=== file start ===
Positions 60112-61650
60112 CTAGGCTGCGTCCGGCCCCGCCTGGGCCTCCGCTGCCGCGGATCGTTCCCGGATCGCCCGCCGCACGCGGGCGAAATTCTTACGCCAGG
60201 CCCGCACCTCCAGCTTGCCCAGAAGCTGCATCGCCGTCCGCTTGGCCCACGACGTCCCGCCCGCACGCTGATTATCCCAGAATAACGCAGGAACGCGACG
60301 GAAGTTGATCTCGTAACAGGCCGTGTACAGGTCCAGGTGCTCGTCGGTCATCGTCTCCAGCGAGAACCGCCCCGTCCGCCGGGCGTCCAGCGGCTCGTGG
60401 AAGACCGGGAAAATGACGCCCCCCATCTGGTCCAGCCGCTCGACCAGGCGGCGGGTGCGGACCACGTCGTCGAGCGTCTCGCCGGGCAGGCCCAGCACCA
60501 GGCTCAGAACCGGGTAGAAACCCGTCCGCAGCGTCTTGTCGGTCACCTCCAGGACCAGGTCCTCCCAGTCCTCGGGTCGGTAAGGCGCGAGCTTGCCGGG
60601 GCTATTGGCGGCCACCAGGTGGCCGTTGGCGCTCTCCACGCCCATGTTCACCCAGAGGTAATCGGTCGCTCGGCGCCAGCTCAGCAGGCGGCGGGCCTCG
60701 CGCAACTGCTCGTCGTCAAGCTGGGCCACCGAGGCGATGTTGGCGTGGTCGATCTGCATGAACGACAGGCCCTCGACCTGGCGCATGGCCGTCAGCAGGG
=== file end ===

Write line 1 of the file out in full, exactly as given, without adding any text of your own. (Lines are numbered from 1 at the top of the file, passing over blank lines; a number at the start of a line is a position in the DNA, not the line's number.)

Positions 60112-61650